In 2012, the desk arrived in my living room. Gently, and with the great understanding that we were making an irreversible alteration, my husband drilled several small holes in the back - allowing me to snake a power cord and ethernet cable through onto the desk surface. Built around 1870, it suits my 1920 house and 2013 connectivity, still relevant these many years later.

I tell its story, because it will go on.

As I was reading The Hare with Amber Eyes, I found myself thinking that it was a peculiarly idiosyncratic book, one that wasn't right for everyone - though two different people had recommended it to me, both rather out of the blue. Oddly, though, since I've finished it, I've urged it on a surprising number of people: friends, co-workers, imaginary friends, and family. Maybe it's because it has something for everyone: a little art history, Jews in Vienna in WWII, lovely writing, expats in Tokyo, supple charm, aristocratic bankers in Paris, a family tree. I hope you'll read it too.

01 April 2013

Pill Pushers

Like lots of people, I spend a good deal of time scratching my head about health care costs. I'm particularly sensitive on a personal level, because the health insurance that I have has a very high deductible - $10,000 a year for me and my daughter. We get a handful of things "for nothing", that is, outside of the deductible - like well visits, flu shots and mammograms - but we pay the "contracted" rate for everything else. That's things like sonograms, sick visits, lab work, prescriptions, casts, colonoscopies and all those other things one might need.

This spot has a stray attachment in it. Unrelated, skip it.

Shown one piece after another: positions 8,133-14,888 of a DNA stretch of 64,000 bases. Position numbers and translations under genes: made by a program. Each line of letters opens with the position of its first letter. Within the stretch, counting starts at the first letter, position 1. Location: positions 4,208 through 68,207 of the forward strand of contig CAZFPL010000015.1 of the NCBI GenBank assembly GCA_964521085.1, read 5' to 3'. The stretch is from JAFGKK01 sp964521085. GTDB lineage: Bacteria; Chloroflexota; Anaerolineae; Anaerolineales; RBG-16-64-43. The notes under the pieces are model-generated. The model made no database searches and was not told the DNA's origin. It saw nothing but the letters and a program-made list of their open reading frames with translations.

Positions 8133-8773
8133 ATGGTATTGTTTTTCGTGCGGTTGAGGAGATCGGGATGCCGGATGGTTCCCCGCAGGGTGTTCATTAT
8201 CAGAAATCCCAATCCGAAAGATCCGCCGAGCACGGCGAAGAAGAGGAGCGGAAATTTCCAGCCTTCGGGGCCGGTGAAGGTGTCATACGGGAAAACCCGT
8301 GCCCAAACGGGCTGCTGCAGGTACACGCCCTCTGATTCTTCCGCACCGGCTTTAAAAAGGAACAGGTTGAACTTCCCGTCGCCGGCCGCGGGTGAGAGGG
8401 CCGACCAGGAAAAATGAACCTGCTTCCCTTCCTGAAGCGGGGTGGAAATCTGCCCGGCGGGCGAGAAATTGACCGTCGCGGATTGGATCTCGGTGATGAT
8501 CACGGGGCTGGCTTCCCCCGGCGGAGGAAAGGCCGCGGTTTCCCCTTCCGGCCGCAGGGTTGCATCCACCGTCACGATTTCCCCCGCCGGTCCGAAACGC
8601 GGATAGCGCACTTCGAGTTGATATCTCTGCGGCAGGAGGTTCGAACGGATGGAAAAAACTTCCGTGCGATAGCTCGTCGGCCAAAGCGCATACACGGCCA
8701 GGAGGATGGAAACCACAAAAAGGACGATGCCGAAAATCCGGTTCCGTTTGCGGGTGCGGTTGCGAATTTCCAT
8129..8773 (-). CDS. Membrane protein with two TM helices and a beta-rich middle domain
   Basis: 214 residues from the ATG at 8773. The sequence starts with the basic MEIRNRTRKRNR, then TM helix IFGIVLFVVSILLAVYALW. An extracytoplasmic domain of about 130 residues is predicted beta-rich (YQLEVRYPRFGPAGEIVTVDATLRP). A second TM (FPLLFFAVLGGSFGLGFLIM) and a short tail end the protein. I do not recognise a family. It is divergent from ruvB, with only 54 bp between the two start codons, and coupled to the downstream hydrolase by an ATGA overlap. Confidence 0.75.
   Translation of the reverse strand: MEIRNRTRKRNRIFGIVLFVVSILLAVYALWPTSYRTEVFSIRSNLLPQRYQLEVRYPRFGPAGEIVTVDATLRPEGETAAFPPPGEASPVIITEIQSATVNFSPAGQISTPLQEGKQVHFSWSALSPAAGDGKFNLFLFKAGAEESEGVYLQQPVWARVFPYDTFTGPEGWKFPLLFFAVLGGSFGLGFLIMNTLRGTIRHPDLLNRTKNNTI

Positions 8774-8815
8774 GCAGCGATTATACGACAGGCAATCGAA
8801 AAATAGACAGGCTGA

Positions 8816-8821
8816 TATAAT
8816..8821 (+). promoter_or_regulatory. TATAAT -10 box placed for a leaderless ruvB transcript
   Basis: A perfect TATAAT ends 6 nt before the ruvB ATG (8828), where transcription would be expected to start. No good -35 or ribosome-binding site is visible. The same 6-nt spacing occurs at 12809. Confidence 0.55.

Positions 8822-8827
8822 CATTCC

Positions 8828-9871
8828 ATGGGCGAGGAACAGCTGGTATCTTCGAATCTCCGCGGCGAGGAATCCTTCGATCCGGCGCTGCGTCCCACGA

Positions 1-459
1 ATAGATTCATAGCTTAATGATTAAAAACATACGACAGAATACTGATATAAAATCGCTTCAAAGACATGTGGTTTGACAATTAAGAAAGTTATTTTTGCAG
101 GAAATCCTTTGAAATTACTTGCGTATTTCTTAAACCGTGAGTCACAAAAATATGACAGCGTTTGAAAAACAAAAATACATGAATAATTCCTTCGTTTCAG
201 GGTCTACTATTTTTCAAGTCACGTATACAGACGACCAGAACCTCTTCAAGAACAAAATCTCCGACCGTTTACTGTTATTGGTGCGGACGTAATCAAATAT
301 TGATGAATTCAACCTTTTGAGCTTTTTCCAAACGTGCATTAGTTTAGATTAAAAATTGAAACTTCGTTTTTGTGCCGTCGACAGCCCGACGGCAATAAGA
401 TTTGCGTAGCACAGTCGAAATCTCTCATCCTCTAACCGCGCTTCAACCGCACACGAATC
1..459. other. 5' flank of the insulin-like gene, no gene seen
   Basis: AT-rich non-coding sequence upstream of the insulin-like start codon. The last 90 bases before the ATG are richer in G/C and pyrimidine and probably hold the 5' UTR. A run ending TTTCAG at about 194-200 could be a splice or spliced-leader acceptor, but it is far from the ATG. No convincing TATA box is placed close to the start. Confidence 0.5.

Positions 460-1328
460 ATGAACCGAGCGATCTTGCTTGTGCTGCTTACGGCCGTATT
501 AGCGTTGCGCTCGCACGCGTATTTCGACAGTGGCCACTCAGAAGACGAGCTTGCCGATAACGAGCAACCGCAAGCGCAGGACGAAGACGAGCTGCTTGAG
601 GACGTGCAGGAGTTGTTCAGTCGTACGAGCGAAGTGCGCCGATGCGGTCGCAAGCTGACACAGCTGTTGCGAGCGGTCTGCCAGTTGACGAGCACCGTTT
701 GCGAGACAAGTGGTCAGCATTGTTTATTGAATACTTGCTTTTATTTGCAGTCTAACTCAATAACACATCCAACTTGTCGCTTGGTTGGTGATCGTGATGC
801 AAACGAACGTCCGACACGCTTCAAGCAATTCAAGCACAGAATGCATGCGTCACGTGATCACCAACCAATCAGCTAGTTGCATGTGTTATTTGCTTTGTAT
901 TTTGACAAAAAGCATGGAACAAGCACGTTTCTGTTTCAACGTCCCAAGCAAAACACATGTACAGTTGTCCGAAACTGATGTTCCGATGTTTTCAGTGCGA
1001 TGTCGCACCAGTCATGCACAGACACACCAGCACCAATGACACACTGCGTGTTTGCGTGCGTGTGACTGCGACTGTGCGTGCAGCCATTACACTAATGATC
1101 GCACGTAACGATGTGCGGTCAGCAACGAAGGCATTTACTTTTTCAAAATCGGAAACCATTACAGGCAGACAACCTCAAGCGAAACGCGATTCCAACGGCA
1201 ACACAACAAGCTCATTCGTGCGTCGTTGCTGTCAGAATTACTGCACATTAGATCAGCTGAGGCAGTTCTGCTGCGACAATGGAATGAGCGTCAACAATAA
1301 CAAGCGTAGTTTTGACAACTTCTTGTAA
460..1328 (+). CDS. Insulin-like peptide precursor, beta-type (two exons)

I recently had to refill two prescriptions for maintenance medications. I usually just get them at CVS, but I thought I'd check out the mail order website offered by the insurance company. Back in the day when I had an insurance plan with co-pays, you could get mail order drugs for less. One co-pay would get you 30 days at a retail drugstore, but two co-pays (double, that is) would get you 90 days worth of meds by mail order. Since there was a decent savings, it was worth the hassle of doing it by mail order.

Alas - it's not like that anymore, at least not through my insurance. While the pricing on the brand name versions of the two drugs was more or less comparable between retail and mail order, with mail order coming in slightly lower on the price per pill, I was a bit dumbfounded to find that the generic versions of the mail order drugs weren't less, they were actually A LOT more.

SourceQuantityPatient’s CostCost Per Day
DRUG AMail-order pharmacy90$58.94 $0.65
GenericRetail31$9.22 $0.30
DRUG AMail-order pharmacy90$400.49 $4.45
Brand NameRetail31$151.31 $4.88
DRUG BMail-order pharmacy90$101.85 $1.13
GenericRetail31$2.52 $0.08
DRUG BMail-order pharmacy90$474.12 $5.27
Brand NameRetail31$178.90 $5.77

In fact, it's so much more that I can't see how anyone would actually want to buy their (generic) drugs that way. Besides, even though CVS isn't exactly a local company, buying my drugs at the CVS that's down the road apiece keeps some of my money local, in the form of employee salaries and rent paid.

What is going on here?